Does Cocaine Affect Adderall?
Adderall and cocaine are both stimulants, which means that mixing Adderall and cocaine can be potentially dangerous and deadly. When you mix Adderall and cocaine, in many ways, your brain goes into overdrive. Individuals experiencing substance abuse issues due to combining these two substances can experience short-term and long-term side effects on their brain and heart, which can cause serious health issues.
Short-Term Side Effects of Cocaine and Adderall
There are immediate short-term effects of mixing Adderall and cocaine. Here are a few examples:
- Heart attack
- An impact on your cardiovascular system
- Increases the risk of high blood pressure
- Chest pain
One of the best things you can do if you begin to experience any of these short-term effects of substance abuse is to reach out for help as soon as possible. If there is any possibility that you or a loved one is suffering from an overdose, you must reach out to emergency services for immediate help to avoid any possibility of death or prolonged consequences.
Learn how to spot the signs of a cocaine addiction here:
Long-Term Effects of Cocaine and Adderall
The long-term ramifications of this type of substance abuse are much more severe and include the following:
- Brain damage
- Rapid heart rate resulting in permanent heart damage
- Increases the risk of Adderall overdose or cocaine overdose
The primary way to avoid these long-term risks of mixing cocaine and Adderall is to commit to a drug and alcohol rehab which will help you address your addiction and provide you with the help you need to tackle your substance abuse.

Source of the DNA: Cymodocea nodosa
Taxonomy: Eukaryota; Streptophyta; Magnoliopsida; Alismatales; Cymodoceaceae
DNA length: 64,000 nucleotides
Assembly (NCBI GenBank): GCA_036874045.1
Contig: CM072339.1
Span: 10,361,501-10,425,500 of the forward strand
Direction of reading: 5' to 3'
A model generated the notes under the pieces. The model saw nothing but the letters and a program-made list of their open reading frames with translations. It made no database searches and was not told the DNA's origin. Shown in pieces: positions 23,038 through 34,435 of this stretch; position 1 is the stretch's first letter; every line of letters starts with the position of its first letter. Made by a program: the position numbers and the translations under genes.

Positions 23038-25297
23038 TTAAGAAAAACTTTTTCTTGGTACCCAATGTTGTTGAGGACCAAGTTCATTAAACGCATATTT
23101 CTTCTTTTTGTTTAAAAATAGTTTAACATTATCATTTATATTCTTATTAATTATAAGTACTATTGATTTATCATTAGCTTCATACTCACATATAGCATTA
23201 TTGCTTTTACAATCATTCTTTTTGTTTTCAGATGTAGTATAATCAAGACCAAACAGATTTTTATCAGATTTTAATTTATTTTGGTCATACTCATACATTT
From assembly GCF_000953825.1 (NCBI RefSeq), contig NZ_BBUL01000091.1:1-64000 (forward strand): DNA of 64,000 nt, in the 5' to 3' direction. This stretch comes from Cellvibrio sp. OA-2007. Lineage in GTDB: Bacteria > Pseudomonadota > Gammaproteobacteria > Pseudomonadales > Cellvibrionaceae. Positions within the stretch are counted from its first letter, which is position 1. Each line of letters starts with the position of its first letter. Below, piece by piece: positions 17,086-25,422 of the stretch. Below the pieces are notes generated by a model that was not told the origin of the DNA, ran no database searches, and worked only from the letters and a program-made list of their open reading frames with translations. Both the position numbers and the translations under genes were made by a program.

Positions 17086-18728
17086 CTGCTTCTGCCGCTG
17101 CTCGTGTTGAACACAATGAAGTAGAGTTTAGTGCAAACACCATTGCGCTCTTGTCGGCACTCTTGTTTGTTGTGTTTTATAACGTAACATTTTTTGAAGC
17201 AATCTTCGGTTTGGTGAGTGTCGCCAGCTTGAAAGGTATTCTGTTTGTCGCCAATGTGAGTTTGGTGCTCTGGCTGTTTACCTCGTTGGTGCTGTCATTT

Drug Rehab at WhiteSands
At WhiteSands Alcohol and Drug Rehab, we offer treatment programs to help you address your drug abuse and work through your cocaine or Adderall addiction. Before beginning your treatment program, you may need to work through a cocaine or Adderall detox. You must fully disclose the extent of your addiction when you initially reach out to our treatment team. Detox usually lasts seven days. However, there is a possibility that you may need to spend a more extended period in detox, depending on the extent of your addiction.
Following detox, you can transition into an inpatient or outpatient treatment program, which will help teach you the tools and resources you need to work through the contributing factors of your addiction. An inpatient treatment program comes with the added benefit of living on our beautiful rehab facility campus, which provides you with around-the-clock care that you may need at this stage of your recovery. You will also be able to interact with others who are working through their own treatment program.
If you work or go to school, however, you may find that an inpatient treatment program is simply not a good fit. Therefore, you may want to utilize an outpatient treatment program, such as an intensive outpatient program or a partial hospitalization program. These treatment programs are more flexible, are developed around your needs, and try to accommodate your schedule as much as possible.
If you or someone you know is showing a sign of cocaine addiction or you’re concerned about growing cocaine and amphetamine addiction, we encourage you to reach out to our intake team so you can get the immediate help and care you need. We are also available to help individuals who may be suffering from an opioid addiction or alcohol addiction. Reach out to us today.
If you or a loved one needs help with abuse and/or treatment, please call the WhiteSands Treatment at (877) 855-3470. Our addiction specialists can assess your recovery needs and help you get the addiction treatment that provides the best chance for your long-term recovery.